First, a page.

For example, three dogs and a goat. (no verb – what did the animals do?)
Studying too hard on weekends. (no subject – who was studying?)
Because I couldn’t find my shoes. (contains a subject and verb, but is a dependent clause)

2. Run-on Sentences: Fused Sentences and Comma Splices

A run-on sentence is one in which two or more independent clauses are inappropriately joined. Remember that the length of a sentence does not determine whether it is a run-on sentence: a sentence that is correctly punctuated and correctly joined can be extremely long. Two types of run-on sentences are fused sentences and sentences with comma splice errors.

  • In a fused sentence, clauses run into each other with no punctuation. 
    The experiment failed it had been left unobserved for too long.
  • A comma splice refers to the error of placing only a comma between two complete sentences, without a connecting word (such as and, but, or because).
    The experiment failed, it had been left unobserved for too long.

To correct a fused sentence or a comma splice error, you can use either a period, semi-colon, colon, coordinating conjunction, or subordinating conjunction. 

The experiment failed. It had been left unobserved for too long.
The experiment failed; it had been left unobserved for too long.
The experiment failed: it had been left unobserved for too long.
The experiment had been left unobserved for too long, SO it failed.
The experiment failed BECAUSE it had been left unobserved for too long.

  • A comma splice also occurs when commas are used before conjunctive adverbs (therefore, however, nevertheless, moreover, etc.) connecting two sentences.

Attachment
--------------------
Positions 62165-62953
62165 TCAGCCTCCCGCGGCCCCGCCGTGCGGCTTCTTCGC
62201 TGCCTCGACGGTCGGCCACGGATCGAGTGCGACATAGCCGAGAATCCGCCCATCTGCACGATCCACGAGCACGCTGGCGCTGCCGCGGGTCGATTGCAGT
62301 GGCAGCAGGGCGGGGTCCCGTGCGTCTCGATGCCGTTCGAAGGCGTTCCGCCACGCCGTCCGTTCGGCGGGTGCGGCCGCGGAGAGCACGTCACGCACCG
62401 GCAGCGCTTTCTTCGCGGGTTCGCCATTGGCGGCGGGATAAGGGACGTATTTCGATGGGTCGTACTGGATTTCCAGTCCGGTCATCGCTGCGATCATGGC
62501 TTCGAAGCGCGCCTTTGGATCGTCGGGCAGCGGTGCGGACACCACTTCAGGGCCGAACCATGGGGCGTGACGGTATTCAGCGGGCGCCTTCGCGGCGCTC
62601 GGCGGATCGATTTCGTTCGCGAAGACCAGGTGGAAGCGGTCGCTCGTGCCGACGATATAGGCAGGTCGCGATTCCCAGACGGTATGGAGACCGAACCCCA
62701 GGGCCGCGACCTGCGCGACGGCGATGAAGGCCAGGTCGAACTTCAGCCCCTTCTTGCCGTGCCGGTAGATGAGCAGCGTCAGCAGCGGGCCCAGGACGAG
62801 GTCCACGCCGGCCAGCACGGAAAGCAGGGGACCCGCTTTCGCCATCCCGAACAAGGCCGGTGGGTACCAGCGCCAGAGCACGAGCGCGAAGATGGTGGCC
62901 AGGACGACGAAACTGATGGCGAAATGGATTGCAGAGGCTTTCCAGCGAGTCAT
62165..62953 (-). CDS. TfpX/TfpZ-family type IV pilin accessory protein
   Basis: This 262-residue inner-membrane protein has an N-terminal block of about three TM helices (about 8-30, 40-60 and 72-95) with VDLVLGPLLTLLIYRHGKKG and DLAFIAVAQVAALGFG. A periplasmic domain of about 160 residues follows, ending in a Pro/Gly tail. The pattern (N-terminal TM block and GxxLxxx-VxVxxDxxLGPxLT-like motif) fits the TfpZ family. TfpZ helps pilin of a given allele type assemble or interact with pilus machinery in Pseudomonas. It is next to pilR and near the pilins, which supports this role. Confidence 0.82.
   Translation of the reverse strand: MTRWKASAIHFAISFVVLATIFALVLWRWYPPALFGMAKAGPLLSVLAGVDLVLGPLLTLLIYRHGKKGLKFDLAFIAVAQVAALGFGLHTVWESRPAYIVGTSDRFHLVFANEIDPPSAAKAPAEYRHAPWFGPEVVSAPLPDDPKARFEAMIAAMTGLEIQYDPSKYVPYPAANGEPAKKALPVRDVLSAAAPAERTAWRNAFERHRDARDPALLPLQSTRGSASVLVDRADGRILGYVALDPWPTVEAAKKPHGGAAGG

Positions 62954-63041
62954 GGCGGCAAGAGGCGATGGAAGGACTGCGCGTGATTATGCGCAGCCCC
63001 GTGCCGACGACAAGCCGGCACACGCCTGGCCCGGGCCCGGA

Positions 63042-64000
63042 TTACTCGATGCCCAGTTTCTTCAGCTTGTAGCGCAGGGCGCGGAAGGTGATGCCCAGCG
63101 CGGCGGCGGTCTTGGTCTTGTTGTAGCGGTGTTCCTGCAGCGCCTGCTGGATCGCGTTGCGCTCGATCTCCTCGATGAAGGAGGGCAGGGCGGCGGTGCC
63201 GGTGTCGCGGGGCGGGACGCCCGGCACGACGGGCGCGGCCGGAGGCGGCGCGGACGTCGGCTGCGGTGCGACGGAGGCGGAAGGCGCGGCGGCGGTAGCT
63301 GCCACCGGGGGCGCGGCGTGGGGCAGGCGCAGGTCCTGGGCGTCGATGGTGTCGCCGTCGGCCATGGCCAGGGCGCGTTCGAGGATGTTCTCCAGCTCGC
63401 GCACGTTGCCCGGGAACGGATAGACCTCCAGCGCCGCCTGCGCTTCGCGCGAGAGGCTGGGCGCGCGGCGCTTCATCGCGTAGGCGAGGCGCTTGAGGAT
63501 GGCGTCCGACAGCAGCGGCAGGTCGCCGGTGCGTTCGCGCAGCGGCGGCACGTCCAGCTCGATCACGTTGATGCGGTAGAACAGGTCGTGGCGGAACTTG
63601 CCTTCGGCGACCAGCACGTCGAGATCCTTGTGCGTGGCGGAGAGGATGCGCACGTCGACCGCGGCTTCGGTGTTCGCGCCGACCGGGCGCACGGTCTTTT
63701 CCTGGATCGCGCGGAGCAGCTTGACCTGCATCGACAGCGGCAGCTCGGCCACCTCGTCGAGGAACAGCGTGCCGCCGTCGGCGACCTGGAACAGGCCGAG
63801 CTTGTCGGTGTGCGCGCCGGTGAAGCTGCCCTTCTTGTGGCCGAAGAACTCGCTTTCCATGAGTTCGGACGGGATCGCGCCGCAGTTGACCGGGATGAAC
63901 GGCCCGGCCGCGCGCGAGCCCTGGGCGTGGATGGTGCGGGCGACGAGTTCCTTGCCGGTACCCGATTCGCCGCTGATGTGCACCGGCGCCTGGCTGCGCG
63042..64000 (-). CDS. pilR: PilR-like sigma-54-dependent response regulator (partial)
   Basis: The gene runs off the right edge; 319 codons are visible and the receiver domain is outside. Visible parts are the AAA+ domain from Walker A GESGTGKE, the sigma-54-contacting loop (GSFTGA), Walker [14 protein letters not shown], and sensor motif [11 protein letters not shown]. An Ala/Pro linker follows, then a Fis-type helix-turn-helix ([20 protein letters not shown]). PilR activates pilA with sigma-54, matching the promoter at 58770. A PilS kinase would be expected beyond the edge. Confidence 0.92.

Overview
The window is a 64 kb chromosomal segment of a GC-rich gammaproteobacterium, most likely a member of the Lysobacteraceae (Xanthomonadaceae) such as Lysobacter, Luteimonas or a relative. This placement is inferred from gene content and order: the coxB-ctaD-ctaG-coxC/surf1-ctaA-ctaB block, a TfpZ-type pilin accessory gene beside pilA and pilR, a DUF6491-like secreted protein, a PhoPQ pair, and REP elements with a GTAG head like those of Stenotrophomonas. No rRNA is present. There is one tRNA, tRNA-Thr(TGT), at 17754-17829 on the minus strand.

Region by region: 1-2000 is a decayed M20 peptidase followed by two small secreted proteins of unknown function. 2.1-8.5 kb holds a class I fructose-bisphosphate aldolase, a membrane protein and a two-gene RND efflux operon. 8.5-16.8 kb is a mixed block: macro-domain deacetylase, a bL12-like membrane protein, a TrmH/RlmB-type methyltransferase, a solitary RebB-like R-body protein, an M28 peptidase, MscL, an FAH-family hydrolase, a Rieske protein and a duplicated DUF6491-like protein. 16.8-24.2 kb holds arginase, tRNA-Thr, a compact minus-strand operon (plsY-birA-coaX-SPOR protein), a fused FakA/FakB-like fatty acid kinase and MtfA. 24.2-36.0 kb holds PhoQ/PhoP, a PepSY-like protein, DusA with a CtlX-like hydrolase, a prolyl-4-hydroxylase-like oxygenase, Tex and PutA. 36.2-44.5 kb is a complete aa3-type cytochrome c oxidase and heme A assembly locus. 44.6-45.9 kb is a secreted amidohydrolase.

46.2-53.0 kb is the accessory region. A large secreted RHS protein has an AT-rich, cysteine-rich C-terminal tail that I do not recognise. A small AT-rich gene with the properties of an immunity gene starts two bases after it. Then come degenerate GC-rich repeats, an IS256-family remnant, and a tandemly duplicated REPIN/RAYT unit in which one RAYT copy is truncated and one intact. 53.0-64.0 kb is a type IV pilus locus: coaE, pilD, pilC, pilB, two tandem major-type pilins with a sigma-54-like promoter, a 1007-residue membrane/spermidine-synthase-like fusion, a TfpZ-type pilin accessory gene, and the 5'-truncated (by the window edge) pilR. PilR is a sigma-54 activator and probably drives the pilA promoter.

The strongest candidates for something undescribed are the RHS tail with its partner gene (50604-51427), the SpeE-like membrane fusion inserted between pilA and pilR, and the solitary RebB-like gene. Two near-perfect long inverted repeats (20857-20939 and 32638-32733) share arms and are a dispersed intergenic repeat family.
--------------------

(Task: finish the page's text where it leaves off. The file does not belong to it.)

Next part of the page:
The experiment had been left unobserved for too long, therefore it failed.
    The experiment had been left unobserved for too long; therefore, it failed.
    He wasn’t prepared to defend a client who was guilty; however, he could be persuaded to accept a bribe.

    NOTE: When the conjunctive adverb is within the clause rather than at the beginning, place it between commas.
    He wasn’t prepared to defend a client who was guilty; he could be persuaded, however, to accept a bribe.

3. Loose Sentences

  • A loose sentence may result if you use too many “and ” connectives when other conjunctions would convey a more precise meaning. 
    John had a weight problem, and he dropped out of school. (what is the most accurate connection: John had a weight problem so he dropped out of school or because he dropped out of school?)
  • A loose sentence also results from weak sentence construction and the inclusion of many phrases and clauses in no particular order.
    In the event that we get the contract, we must be ready by June 1 with the necessary personnel and equipment to get the job done, so with this end in mind a staff meeting, which all group managers are expected to attend, is scheduled for February 12.

    NOTE: Writing the previous passage as several sentences would be more effective.

4. Choppy Sentences

A succession of short sentences, without transitions to link them to each other, results in choppy sentences. 

Our results were inconsistent. The program obviously contains an error. We need to talk to Paul Davis. We will ask him to review the program.
We will ask Paul Davis to review the program because it produced inconsistent results.

5. Excessive Subordination

Excessive subordination is not an effective substitute for choppiness. 

Doug thought that he was prepared but he failed the examination which meant that he had to repeat the course before he could graduate which he didn’t want to do because it would conflict with his summer job.
Doug thought that he was prepared, but he failed the examination. Therefore, he would have to repeat the course before he could graduate. He did not want to do that because it would conflict with his summer job.

6. Parallel Structure

Parts of a sentence which are in sequence must all follow the same grammatical or structural principle. 

I like to swim, to sail, and rowing.
I like to swim, to sail, and to row.
I like swimming, sailing, and rowing.
This report is an overview of the processes involved, the problems encountered, and how they were solved.
This report is an overview of the processes involved, the problems encountered, and the solutions devised.